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Adding a shine to virtual museums

A new virtual reality system for scanning and exhibiting museum artefacts has been developed that promises to faithfully reproduce surface texture and shine.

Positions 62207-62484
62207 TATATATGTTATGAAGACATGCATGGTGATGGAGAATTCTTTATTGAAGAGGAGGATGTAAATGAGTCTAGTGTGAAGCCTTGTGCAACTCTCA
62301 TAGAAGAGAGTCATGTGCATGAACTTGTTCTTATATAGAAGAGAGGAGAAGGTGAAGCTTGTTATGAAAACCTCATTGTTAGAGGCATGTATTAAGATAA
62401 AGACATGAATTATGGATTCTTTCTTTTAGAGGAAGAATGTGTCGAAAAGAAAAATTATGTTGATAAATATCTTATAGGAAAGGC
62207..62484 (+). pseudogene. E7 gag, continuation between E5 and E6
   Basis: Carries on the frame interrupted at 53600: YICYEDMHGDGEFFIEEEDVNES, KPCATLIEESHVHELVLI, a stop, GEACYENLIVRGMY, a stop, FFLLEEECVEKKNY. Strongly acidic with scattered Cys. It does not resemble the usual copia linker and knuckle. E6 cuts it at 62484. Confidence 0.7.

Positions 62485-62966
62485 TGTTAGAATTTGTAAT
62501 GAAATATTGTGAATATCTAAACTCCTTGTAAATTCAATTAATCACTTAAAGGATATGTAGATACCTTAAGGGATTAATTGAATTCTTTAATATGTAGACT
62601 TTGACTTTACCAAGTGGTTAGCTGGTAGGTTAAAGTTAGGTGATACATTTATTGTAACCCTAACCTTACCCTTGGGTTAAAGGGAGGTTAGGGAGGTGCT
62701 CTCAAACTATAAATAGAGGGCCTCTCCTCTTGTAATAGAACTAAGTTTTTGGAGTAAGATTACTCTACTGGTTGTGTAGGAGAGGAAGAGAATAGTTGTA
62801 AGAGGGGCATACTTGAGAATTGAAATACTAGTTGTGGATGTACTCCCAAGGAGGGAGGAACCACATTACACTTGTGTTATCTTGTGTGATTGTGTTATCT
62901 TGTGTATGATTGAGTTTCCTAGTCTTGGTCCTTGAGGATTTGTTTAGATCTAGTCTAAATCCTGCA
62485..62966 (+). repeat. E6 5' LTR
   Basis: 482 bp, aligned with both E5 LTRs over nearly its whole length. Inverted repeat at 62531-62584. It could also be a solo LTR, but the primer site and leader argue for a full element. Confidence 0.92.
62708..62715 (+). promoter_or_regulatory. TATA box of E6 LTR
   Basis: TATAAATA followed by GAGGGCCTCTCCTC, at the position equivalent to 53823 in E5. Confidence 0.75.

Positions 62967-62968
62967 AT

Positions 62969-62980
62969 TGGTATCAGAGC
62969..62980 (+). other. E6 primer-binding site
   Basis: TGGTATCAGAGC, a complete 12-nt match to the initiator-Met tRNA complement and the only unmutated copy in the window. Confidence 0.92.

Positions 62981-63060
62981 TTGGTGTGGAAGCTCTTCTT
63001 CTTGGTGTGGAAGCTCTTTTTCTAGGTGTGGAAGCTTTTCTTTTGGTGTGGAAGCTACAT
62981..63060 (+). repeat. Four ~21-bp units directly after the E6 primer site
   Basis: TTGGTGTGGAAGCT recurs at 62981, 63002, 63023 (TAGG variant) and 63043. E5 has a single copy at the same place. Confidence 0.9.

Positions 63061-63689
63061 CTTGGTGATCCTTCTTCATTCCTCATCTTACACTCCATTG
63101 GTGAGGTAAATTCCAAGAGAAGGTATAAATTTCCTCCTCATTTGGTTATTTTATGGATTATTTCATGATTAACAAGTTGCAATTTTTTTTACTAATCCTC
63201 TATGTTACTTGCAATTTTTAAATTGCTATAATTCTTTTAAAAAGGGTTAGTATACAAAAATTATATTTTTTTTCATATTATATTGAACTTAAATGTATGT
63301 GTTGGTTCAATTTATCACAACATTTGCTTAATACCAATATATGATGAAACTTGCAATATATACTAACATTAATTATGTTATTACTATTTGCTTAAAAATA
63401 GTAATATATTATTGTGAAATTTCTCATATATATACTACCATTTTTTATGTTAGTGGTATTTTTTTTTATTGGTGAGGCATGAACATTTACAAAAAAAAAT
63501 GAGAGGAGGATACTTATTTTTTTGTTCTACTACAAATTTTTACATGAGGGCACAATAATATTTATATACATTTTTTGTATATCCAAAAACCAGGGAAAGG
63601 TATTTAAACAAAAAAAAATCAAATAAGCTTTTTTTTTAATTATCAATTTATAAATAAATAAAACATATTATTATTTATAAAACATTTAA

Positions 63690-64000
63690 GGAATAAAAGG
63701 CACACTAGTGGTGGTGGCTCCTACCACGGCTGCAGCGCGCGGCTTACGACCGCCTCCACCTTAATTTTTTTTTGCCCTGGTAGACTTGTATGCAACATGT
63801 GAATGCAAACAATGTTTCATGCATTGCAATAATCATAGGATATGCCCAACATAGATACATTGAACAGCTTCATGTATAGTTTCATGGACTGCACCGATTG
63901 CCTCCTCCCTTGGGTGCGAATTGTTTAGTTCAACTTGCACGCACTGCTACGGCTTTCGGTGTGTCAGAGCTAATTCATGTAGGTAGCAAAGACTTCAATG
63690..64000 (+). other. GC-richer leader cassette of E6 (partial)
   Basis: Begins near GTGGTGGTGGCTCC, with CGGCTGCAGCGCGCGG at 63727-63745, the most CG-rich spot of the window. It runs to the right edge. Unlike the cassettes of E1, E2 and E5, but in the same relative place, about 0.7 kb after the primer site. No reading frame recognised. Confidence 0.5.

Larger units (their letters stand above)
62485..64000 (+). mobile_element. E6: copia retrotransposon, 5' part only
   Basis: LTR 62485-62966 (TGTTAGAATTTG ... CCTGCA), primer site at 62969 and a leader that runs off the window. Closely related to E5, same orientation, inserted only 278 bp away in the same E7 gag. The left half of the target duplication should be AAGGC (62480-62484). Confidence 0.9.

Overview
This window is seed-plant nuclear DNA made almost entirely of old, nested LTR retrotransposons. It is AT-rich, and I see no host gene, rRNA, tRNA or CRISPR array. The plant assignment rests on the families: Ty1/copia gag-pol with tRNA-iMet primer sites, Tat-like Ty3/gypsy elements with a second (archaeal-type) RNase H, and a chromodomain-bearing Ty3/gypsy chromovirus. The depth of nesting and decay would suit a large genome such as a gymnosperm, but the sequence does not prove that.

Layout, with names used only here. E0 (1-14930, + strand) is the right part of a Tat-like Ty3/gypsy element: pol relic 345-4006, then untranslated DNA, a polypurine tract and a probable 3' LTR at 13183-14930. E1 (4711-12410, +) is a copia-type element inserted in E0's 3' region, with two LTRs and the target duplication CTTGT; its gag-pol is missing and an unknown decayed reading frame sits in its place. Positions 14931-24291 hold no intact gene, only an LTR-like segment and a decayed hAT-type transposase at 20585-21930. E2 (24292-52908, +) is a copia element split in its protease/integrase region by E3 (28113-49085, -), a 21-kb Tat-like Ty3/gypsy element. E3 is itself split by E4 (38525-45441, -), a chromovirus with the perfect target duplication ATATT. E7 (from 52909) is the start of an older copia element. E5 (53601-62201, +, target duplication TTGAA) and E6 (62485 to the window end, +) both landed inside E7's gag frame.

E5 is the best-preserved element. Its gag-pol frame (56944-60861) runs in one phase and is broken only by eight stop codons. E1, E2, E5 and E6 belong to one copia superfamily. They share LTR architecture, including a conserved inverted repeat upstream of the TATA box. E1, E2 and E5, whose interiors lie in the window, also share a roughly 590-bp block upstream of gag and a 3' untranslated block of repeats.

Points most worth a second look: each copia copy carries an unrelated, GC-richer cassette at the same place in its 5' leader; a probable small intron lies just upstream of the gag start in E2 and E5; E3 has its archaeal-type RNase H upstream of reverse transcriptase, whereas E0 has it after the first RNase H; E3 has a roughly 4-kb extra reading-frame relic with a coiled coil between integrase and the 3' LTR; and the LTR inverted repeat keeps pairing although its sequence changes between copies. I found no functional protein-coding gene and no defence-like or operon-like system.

The system developed by the IST-funded ViHAP3D project presents cultural artefacts using high resolution 3D virtual reality graphics. "We developed the procedure for capturing 3D models with their reflective properties, through a system that combines the object's geometry, appearance and glossiness," says Christel Weins of the Max-Planck Institut für Informatik and ViHAP3D coordinator. "We obtain data in the photographic studio, where we illuminate the facets of the object from different angles and so determine the reflection characteristics of every point of the surface." The project has developed post-processing systems for representing and rendering the 3D objects, and this work has lead to the publication of over twenty scientific papers. Work has also been undertaken on displaying the artefacts. "The ViHAP3D partners from Spain developed a virtual museum builder and browser that enables you to take these digital artefacts from the database and create your own museum, adds Weins. An attractive feature is that the digital replicas can be viewed on high-speed workstations or humble laptops. The system supports the use of virtual reality applications and projection screens, with which stereoscopic images can be viewed. The images for ordinary laptops and workstations are prepared in advance by the ViHAP3D system so that only processed images need to be displayed. The process involved taking a computerised wire-frame geometry, simplifying some of the detail to limit the amount of computational effort required, to which the reflectance characteristics of the object are then applied. "We've carried out extensive user requirements analysis and evaluations, especially with museums and experts, and the feedback has been very positive," says Weins. For example, a virtual kiosk has been set up the museum at Pisa, where various user studies have been carried out that show a high level of acceptance of the system. As for commercial exploitation of the system, it is perhaps 'early days'. "The 3D browser is stable and useable, and we have the algorithm for digitising 3D objects," says Weins. "At the moment, however, the algorithm is not very useable for non-experts and training is needed to carry out the process. There is currently no commercial solution that can adequately handle the huge datasets that the digitising process produces. Perhaps there's scope here for a further project involving research institutes, commercial concerns and industrial partners." Contact:,Christel Weins,Max-Planck Institut für Informatik,Stuhlsatzenhausweg 85,D-66123 Saarbrücken,Tel: +49-681-9325404,Fax: +49-681-9325499,E-mail: weins@mpi-sb.mpg.dePublished by the IST Results service which brings you online ICT news and analysis on the emerging results from the European Commission's Information Society Technologies research initiative. The service reports on prototype products and services ready for commercialisation as well as work in progress and interim results with significant potential for exploitation

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